How to Clean Your Guitar
The simplest type of guitar maintenance is cleaning. You should clean your guitar regularly or, at the least, every time it gets dirty. Keeping your guitar clean involves removing dirt and grime from all its various parts as well as keeping the finish smooth and shiny.
Cleaning away grime
Dust and dirt are part of your environment. Guitars definitely attract their fair share. Simple dust can be removed with a dry cloth or a feather duster, but when dust mixes with the natural oils of your skin, that dust becomes grime. Grime can stick to all surfaces, but it’s especially noticeable on your strings.
The strings: The natural oils from your fingertips coat the strings every time you play. Over time, these oils will corrode the string material and create a grimy buildup. Grime on the strings makes the strings wear out faster than normal. The grime impedes the way the strings sound and can actually seep into the pores of the fingerboard.
The best way to combat the grimy-buildup menace is to wipe down the strings after every playing session. Chamois (pronounced “shammy”) is a great material to use to wipe the strings because it doubles as a polishing cloth; a (clean) cotton diaper, however, works well, too.
Give the strings a general wipe down and then pinch each string between your thumb and index finger, with the cloth in between, and run your hand up and down the string length. This dries the string all the way around its circumference and shucks off any grunge.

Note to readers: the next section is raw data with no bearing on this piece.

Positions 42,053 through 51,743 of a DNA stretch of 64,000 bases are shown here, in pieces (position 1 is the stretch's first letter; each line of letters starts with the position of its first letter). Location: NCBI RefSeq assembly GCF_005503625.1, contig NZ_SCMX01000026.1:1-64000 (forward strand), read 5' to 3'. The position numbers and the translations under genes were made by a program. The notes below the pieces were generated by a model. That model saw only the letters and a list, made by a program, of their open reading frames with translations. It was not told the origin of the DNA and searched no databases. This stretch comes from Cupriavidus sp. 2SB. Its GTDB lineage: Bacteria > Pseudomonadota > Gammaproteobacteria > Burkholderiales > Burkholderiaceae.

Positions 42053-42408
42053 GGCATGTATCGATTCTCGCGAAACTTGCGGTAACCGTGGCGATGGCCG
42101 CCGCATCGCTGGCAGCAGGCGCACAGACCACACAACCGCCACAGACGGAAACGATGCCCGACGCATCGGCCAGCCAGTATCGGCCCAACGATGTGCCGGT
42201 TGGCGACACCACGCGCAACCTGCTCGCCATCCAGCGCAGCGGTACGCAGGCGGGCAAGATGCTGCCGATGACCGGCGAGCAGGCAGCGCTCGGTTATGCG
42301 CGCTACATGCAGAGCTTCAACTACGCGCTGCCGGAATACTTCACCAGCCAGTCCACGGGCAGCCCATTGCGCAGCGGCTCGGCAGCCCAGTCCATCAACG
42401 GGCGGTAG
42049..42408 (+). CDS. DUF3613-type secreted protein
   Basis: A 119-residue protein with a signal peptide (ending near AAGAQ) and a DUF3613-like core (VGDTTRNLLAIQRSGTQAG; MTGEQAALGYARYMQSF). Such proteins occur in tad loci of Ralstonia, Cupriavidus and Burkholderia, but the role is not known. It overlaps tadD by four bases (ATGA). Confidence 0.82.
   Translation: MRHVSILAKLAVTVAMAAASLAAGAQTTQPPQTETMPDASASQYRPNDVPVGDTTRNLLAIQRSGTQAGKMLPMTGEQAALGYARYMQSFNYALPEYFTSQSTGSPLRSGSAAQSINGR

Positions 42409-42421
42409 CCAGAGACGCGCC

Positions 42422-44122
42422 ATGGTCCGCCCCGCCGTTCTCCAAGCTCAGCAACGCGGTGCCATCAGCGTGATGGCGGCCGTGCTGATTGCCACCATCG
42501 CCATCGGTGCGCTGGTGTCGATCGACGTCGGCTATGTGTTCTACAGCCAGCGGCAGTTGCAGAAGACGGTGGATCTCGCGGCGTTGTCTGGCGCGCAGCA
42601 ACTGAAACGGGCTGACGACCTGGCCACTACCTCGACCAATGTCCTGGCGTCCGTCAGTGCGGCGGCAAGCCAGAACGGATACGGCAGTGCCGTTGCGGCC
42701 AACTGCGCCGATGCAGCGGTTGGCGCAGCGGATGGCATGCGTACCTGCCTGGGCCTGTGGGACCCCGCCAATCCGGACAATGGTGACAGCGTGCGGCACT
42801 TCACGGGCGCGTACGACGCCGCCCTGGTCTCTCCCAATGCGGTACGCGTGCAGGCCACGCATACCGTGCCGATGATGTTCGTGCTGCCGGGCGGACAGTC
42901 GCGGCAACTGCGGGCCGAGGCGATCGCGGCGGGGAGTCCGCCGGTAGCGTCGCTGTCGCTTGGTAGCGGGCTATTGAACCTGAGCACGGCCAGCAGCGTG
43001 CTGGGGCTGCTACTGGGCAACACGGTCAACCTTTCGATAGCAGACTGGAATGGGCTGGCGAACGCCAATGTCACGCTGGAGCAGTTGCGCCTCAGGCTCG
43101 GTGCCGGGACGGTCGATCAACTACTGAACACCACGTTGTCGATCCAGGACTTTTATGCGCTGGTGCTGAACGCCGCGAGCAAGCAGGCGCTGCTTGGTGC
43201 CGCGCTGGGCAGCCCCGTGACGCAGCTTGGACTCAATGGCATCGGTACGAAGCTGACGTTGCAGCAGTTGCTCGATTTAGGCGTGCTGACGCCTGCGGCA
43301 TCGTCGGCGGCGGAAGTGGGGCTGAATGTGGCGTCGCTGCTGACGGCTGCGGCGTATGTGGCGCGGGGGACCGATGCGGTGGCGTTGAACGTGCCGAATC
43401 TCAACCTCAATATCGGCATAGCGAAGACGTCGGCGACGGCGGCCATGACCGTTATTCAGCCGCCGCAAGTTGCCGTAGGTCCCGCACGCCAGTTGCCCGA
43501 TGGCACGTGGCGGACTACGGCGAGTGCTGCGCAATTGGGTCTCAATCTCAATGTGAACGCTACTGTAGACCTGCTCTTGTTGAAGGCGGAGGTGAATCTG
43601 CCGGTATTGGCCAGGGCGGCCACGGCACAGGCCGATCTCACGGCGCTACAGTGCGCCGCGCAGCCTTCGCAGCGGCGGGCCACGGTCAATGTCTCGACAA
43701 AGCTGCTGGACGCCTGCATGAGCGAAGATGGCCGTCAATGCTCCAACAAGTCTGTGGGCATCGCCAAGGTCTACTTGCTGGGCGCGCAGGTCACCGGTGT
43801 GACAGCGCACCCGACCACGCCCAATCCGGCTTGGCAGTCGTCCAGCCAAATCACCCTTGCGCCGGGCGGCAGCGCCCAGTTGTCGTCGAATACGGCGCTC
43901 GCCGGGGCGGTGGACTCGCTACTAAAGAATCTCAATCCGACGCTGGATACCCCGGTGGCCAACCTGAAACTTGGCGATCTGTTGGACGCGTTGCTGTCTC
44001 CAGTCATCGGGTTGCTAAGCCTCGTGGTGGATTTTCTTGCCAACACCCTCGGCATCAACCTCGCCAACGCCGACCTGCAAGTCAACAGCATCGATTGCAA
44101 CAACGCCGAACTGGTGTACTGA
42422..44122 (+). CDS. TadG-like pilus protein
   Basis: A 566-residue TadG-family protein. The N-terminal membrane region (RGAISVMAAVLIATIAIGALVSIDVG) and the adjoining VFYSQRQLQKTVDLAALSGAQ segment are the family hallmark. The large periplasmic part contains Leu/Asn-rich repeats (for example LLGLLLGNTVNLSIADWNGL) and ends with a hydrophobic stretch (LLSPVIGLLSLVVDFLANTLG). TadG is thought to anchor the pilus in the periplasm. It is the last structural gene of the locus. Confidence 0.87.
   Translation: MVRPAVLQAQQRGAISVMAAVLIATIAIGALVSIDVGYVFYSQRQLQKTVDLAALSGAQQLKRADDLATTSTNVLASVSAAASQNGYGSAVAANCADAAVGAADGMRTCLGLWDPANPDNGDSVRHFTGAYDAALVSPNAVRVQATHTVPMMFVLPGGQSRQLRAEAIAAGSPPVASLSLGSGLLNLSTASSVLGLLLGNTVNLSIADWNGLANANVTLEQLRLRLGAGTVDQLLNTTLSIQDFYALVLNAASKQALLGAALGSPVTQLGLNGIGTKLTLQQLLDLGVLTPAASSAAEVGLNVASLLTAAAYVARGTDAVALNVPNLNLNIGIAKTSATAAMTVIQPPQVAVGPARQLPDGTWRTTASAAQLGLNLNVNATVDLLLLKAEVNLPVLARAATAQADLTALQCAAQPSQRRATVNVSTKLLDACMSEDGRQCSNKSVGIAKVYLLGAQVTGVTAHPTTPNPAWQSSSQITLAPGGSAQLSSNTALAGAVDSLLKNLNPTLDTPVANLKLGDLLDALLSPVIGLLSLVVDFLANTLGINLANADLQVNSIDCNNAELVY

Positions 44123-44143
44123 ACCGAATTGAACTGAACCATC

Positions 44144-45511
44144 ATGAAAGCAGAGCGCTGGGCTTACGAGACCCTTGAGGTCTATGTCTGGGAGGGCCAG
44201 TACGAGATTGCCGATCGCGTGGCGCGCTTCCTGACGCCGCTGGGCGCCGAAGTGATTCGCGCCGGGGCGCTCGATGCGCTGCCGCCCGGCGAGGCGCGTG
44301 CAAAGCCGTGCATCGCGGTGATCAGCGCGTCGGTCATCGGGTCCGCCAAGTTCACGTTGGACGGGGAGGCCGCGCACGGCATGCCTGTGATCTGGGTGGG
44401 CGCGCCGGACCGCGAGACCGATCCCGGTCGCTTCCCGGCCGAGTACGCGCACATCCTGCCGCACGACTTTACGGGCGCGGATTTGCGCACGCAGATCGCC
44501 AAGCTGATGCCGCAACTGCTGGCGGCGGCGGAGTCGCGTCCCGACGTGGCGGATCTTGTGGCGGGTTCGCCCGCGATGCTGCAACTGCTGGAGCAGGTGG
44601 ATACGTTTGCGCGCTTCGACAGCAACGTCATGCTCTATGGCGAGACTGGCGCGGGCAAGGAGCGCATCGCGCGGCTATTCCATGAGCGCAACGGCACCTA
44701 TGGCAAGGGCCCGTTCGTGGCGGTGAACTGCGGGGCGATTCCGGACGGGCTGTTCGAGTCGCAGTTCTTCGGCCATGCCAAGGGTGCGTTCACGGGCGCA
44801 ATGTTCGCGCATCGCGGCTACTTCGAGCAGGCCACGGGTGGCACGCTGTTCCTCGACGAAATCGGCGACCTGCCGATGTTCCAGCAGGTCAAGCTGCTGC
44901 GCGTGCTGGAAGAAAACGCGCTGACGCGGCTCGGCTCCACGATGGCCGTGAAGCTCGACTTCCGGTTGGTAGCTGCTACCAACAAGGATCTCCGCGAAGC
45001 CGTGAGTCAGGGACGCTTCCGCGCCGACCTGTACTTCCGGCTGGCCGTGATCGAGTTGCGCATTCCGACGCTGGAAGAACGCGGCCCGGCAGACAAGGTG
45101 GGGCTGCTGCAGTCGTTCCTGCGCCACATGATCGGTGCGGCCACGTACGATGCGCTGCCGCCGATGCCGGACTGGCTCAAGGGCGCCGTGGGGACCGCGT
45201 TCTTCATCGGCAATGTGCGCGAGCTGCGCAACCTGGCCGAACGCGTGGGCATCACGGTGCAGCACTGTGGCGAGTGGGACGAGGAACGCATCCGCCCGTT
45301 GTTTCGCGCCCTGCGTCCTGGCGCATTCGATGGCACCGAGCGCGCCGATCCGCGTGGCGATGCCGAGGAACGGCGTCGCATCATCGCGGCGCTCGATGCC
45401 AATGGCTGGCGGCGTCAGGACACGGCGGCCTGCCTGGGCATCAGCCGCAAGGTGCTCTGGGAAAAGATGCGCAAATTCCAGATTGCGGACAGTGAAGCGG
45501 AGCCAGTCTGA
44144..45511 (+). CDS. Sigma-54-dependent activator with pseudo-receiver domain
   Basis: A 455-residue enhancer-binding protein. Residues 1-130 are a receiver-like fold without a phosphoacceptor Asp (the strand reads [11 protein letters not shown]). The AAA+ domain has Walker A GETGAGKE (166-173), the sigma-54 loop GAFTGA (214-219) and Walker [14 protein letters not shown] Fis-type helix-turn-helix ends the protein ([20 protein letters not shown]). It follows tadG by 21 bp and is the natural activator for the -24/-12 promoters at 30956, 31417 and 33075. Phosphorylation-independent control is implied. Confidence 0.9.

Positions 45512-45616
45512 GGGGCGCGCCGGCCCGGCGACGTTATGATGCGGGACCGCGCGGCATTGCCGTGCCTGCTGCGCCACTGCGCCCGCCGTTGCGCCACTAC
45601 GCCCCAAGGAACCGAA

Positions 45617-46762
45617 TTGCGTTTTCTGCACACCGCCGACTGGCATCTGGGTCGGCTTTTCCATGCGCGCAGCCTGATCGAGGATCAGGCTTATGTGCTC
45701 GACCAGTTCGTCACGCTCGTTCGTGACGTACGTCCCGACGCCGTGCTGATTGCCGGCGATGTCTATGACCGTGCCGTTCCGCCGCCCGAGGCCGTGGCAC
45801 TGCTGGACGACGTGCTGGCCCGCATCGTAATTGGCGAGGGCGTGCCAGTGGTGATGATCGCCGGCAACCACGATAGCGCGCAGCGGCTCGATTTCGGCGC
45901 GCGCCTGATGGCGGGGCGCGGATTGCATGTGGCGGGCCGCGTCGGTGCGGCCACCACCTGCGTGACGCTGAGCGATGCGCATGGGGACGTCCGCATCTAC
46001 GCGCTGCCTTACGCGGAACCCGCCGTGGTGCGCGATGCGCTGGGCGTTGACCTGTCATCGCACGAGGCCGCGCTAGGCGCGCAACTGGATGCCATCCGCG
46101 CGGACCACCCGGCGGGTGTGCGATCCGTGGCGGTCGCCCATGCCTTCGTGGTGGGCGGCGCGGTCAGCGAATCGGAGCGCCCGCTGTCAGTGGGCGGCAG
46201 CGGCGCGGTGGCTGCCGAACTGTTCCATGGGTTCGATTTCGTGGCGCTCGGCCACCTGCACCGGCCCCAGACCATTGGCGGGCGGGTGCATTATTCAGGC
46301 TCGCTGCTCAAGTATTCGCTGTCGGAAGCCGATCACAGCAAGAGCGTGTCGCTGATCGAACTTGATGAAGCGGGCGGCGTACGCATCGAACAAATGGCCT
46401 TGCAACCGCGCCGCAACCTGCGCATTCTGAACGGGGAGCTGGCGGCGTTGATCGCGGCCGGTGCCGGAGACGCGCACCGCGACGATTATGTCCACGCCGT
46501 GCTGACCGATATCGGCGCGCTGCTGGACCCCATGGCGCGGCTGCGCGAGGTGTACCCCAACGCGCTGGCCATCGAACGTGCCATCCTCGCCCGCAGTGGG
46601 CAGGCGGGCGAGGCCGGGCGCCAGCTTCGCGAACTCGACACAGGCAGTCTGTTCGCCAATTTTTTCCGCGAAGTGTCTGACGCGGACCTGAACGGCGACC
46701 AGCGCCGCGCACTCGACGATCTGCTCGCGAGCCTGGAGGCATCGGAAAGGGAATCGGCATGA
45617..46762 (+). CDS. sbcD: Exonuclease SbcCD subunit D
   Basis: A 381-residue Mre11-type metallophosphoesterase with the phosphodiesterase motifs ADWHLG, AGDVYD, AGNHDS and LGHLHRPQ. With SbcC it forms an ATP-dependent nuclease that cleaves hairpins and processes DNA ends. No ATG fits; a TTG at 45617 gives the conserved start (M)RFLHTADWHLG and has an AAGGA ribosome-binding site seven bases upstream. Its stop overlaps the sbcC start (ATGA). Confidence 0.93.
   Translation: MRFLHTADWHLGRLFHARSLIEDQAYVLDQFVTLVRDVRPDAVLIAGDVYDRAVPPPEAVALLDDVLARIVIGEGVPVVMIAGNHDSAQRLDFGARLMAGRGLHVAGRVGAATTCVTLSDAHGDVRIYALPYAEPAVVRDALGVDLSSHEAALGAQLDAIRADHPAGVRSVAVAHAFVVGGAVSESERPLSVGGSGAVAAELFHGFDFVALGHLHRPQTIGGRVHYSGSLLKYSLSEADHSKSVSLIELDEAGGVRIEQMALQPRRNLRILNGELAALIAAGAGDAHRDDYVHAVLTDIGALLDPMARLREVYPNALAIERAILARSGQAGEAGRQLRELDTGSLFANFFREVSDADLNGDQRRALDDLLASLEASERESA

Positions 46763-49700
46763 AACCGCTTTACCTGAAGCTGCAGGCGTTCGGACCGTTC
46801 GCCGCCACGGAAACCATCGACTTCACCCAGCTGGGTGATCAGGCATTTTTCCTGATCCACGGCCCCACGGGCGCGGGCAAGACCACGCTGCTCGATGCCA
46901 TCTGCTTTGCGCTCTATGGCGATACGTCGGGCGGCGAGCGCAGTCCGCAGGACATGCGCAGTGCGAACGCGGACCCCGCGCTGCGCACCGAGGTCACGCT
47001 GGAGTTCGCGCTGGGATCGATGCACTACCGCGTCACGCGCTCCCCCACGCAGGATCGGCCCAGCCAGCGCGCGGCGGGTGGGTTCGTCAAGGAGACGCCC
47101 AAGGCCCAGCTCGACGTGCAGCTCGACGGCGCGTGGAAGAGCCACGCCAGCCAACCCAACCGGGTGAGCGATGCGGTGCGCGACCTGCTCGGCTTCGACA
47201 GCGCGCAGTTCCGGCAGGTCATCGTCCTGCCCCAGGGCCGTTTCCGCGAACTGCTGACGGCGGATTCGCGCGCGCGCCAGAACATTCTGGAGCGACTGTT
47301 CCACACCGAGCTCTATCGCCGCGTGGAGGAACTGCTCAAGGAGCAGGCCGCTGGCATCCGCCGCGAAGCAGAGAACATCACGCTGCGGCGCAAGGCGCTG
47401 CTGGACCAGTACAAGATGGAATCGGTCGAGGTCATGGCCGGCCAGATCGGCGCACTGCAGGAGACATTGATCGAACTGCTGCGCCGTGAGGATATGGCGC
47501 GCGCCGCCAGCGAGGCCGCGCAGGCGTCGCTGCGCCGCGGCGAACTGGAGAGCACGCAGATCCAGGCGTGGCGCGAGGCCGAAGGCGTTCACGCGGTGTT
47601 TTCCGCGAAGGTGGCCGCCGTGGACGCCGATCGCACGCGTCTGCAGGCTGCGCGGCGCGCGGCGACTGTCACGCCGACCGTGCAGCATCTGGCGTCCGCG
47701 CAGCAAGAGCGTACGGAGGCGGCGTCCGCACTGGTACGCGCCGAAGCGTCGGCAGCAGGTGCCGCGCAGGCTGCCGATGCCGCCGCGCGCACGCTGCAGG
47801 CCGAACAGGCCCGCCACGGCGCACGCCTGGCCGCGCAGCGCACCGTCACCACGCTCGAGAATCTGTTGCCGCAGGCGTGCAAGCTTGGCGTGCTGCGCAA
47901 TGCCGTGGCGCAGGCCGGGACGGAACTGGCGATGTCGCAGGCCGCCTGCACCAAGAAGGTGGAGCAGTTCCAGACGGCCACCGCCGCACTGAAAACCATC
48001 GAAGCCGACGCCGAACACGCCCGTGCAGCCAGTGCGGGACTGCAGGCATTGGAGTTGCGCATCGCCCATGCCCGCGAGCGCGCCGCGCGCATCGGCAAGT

The wood: A guitar is mostly wood, and wood likes a good rubdown. (Hey, who doesn’t?) Once you’ve blown off the majority of the dust, gently rub the guitar until it’s dust-free. To dust between the strings in hard-to-reach places, use a small camel’s hair paintbrush. Keep the brush in your case.
The hardware: Although grimy buildup doesn’t really hurt hardware (tuners, bridges, and so on), it sure looks bad — and you don’t want to appear on MTV with hardware that’s duller than your drummer. (Rim shot.)
Rubbing with a dustcloth is all you really need to do for your guitar’s hardware, but you can also use a mild jewelry or chrome polish if you want — as long as it’s not abrasive. Polish not only removes really greasy residue (which a simple wipe won’t do), but also brings the hardware to a luster.
Many inexpensive hardware components are dipped, meaning that they have a thin coating of shiny metal over an otherwise ugly and mottled-looking surface. So you don’t want to rub through the coating (which could happen with repeated polishing). And you certainly don’t want to get any liquid polish in the moving parts of a tuning machine.
Don’t ever touch the pickups of an electric guitar with anything other than a dry cloth or your dusting brush. Pickups are magnetic and abhor liquid as much as the Wicked Witch of the West did. You don’t want to risk upsetting a pickup’s sensitive magnetic fields with liquid, my pretty.
Caring for the finish
Acoustic guitars have a lacquer finish or other synthetic coating to protect the wood’s surface and to make it shine. Keep the finish dust-free so that it stays shiny and transparent for years. Don’t subject your guitar to direct sunlight for long periods of time, and avoid drastic humidity and temperature changes. Following these simple guidelines helps keep the finish from checking (cracking) as it swells and shrinks along with the wood.
If your finish ever cracks because of a ding (a small inadvertent gouge), take it to a repairperson quickly to prevent the crack from spreading like a spider pattern on a windshield.